To be nobody-but-yourself - in a world which is doing its best, night and day, to make you everybody else - means to fight the hardest battle which any human being can fight; and never stop fighting.  e. e. cummings  
The first step to expanding your reality is to discard the tendency to exclude things from possibility.  e. e. cummings
If you are lost and falling out of hope that being found is far far away, then, at least, be lost with those who’ve no desire to be found.

Try philosophy. Become a philosopher, Think.

When that fails, try poetry. Become a poet. Feel.

and silence

The man in his eighties who winters in Florida says he doesn’t wear any mask, plays golf, and goes to the beach. He doesn’t care about the coronavirus. He has Parkinson’s. He can’t be bothered.

It is a puzzling time.

May buds in maine, and buds begin to open. Green appears. Black flies arrive. Warm afternoons.

I wear a mask when shopping. Gloves too. I don’t go to the beach. I don’t golf.

I hike mountain.

I nap.

I read.


Look through words looking at me looking into words.

I am grateful for novels, poems, political writing.

And silence.

Wednesday, May 06, 2020

an experience, dancing

Her name was familiar. She died Monday, 4may2020. Her obituary in the NYTimes today:
Jean Erdman, a modern dancer, choreographer and theater director whose work was suffused with the dreamlike aura of myth and legend, died on Monday in Kailua, Hawaii.  She was 104.Her death, in a nursing facility, was announced by Nola Hague, a friend.
A former principal dancer for Martha Graham, Ms. Erdman first came to wide notice as a choreographer in the 1940s, and she remained in the vanguard of the field for decades. She later created performance pieces for the Theater of the Open Eye, an avant-garde New York stage she founded in 1972 with her husband, Joseph Campbell, the scholar of literature and myth.
Ms. Erdman was among the first choreographers to exploit the inherent theatricality of dance, melding it with drama, poetry, music and visual art to form a seamless whole, or “total theater,” as it was known then. Today it might be described as performance art.   (— excerpt)
When you make the sacrifice in marriage, you're sacrificing not to each other but to unity in a relationship.” (—Joseph Campbell)

“I don't believe people are looking for the meaning of life as much as they are looking for the experience of being alive.“ ” (—Joseph Campbell”)

Joseph Campbell died in 1987.


          (ar son na fírinne)

Each death heartbreaking

We mourn, grieving each person

Lost — Where is our mind?


You cannot look at this crisis in America and not see the hands of incompetence all over it.

But there’s a greater sorrow than incompetence. And that is intentional treachery. The sacrifice of lives and safety for personal and ideological gain.

You don’t have to be a conspiracy theorist to recognize someone uninterested in the good of others.

The Irish journalist, Fintan O’Toole, in a scathing piece Donald Trump has destroyed the country he promised to make great again (Irish Times 25.4.2020)  In it O’Toole says the world pities us our embarrassing lack of leadership.
The grotesque spectacle of the president openly inciting people (some of them armed) to take to the streets to oppose the restrictions that save lives is the manifestation of a political death wish. What are supposed to be daily briefings on the crisis, demonstrative of national unity in the face of a shared challenge, have been used by Trump merely to sow confusion and division. They provide a recurring horror show in which all the neuroses that haunt the American subconscious dance naked on live TV.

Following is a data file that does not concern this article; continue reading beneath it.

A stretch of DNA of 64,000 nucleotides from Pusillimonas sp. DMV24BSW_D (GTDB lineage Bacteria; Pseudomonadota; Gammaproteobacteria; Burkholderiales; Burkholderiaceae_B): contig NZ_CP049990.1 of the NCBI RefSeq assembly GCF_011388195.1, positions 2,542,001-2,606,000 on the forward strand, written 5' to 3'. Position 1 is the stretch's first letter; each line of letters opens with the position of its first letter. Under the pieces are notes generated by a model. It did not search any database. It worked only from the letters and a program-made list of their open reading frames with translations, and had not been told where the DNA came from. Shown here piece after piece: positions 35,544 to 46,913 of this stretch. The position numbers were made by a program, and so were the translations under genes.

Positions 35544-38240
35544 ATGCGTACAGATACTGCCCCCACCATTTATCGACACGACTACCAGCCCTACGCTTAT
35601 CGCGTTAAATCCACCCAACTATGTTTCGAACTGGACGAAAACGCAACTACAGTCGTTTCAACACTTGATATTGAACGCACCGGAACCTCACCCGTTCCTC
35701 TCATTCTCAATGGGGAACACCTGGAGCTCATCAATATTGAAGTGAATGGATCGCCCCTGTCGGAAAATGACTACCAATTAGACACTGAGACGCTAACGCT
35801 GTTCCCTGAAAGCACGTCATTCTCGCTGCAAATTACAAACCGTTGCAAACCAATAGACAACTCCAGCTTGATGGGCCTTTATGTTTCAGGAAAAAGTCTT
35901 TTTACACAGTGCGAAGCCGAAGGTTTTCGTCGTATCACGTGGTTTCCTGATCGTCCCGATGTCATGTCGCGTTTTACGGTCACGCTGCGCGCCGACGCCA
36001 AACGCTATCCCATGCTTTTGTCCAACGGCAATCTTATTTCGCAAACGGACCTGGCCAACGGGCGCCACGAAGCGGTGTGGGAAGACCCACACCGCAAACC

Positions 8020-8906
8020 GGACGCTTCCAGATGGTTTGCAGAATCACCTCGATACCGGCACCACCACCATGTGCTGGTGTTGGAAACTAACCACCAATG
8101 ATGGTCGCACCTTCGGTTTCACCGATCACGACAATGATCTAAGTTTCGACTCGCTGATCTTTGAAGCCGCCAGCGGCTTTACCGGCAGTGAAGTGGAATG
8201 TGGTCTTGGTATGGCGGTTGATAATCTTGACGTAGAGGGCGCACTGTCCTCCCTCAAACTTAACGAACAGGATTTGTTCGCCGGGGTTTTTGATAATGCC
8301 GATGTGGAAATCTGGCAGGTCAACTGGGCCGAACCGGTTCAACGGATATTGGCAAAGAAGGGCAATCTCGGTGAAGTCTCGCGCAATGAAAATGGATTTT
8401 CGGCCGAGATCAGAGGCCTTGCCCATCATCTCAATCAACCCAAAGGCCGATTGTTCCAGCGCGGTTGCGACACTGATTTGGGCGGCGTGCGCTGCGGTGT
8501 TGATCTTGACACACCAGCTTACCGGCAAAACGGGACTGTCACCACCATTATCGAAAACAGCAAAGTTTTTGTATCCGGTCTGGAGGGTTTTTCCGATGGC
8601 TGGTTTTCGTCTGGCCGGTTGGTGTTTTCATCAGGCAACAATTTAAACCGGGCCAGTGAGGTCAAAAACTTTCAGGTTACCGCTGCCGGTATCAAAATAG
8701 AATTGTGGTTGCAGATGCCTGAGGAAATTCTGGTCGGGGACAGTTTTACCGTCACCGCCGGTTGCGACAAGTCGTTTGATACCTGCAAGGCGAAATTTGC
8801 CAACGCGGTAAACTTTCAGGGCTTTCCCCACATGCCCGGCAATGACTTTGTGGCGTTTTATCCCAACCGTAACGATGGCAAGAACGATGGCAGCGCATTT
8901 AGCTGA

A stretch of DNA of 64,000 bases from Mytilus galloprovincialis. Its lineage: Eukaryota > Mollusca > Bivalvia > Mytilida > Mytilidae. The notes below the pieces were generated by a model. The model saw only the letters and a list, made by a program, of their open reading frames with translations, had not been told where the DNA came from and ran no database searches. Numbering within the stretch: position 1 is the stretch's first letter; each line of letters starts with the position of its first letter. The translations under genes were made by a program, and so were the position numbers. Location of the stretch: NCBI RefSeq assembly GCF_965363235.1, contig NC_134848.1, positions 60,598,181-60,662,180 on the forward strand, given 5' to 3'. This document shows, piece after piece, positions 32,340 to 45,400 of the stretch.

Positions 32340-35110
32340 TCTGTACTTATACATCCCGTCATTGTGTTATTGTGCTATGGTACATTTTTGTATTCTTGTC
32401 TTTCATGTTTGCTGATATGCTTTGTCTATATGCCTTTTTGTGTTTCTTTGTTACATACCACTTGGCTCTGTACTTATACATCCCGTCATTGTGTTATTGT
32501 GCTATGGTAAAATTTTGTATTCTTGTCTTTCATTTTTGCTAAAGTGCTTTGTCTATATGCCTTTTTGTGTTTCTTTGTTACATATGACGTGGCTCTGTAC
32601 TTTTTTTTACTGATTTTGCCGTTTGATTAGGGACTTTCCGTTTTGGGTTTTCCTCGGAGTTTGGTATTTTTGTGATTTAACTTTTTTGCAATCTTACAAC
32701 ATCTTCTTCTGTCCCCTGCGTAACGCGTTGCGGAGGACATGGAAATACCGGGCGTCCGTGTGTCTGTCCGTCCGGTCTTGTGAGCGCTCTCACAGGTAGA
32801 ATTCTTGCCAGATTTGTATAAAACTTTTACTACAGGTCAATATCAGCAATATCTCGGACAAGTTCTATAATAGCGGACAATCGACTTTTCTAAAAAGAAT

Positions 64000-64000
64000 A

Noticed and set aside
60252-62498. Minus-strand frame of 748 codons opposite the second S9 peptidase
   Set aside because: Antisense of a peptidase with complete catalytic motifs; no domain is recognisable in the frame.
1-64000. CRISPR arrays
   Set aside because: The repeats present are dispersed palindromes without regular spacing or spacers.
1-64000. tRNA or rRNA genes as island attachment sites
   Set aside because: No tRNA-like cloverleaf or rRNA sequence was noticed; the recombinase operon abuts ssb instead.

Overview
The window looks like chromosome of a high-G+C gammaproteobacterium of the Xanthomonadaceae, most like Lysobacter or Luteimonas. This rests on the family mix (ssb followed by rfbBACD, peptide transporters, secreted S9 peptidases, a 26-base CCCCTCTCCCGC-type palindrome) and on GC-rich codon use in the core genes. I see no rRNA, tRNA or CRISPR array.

If the plague is a test, its ruling political nexus ensured that the US would fail it at a terrible cost in human lives. In the process, the idea of the US as the world’s leading nation – an idea that has shaped the past century – has all but evaporated.
(—Fintan O’Toole, article originally published in The Irish Times) 
The cadre of Trump supporters stay with him because he’s a big shot with a big mouth and swats detractors with a big bat.

I find the situation, I find him, sickening. And his sycophants in the republican ranks — pitiful.

Our current skill seems to be appeasement.

It is midnight.

It is dark.


Tuesday, May 05, 2020

his welfare is my concern

Grief is about loss.
The hospice was in lockdown, but it allowed immediate family members to visit at the end of life. A mercy, and a privilege: my father wouldn’t die alone. On his last afternoon, my mother and brother sat at his bedside, occasionally putting an iPhone close to his right ear, the good one, so that I could talk to him. This was a warm moment, the best simulacrum of togetherness that we could create. But it was also distressing for me, because my father wasn’t responding, and my mother and brother couldn’t tell when I was done trying to communicate. I listened while Dad gasped for breath, waiting for someone to reclaim the phone. The ethics of attending to the dying by device are still being written. Do you mute something like that if you can? 
(--in, Reinventing Grief in an Era of Enforced Isolation, by Lauren Collins, May 4, 2020 The New Yorker)
Loss is the one constant.
An article in Le Monde about the phenomenon quoted Émile Durkheim saying that “any communion of consciousness, in whatever form it takes place, enhances social vitality.”  (Ibid)
Grief is constant these days.

Monday, May 04, 2020

as to that, we'll see

 Antonio Machado writes:
   Reason says:
Let's seek the truth.           
The heart replies: What's the use?
We already have the truth.
Reason: Ah, to have truth
in one's grasp!
The heart: What's the use?
Truth is in hoping.
Says reason: You lie.
Comes the heart's reply:
It's you that is lying, reason,
saying things you don't believe.
Reason: Between you and me
there can be no understanding, heart.
The heart: As to that, we'll see.
(--from, Antonio Machado: Selected Poems, c.1982, in Poem 35, tr by Alan S Trueblood)
Saying things we don't believe we go on prattling down spurs and trails deeper and deeper into the thick forest lost and disorientated. So the mind hailing reason configures excuses for behaviors, opinions and blurting proclamation.

Unsaying what urges itself into words constructed by mind before they reach the vibration of sound and exit into open air -- this is restraint. This is second look. Before starting gate is rung open.

Belief is its own reticence. It stays within behind words and holds fast to unsaying. If belief in not moving gesture it is nothing at all.

Don't ask me my beliefs.

Beliefs are mute aphasia. An aphonia only silence cures. Beliefs hide behind dark matter. They prod dark energy to expand the contours of the universe inflating the unnecessary into the inopportune.

A hymn from days gone by: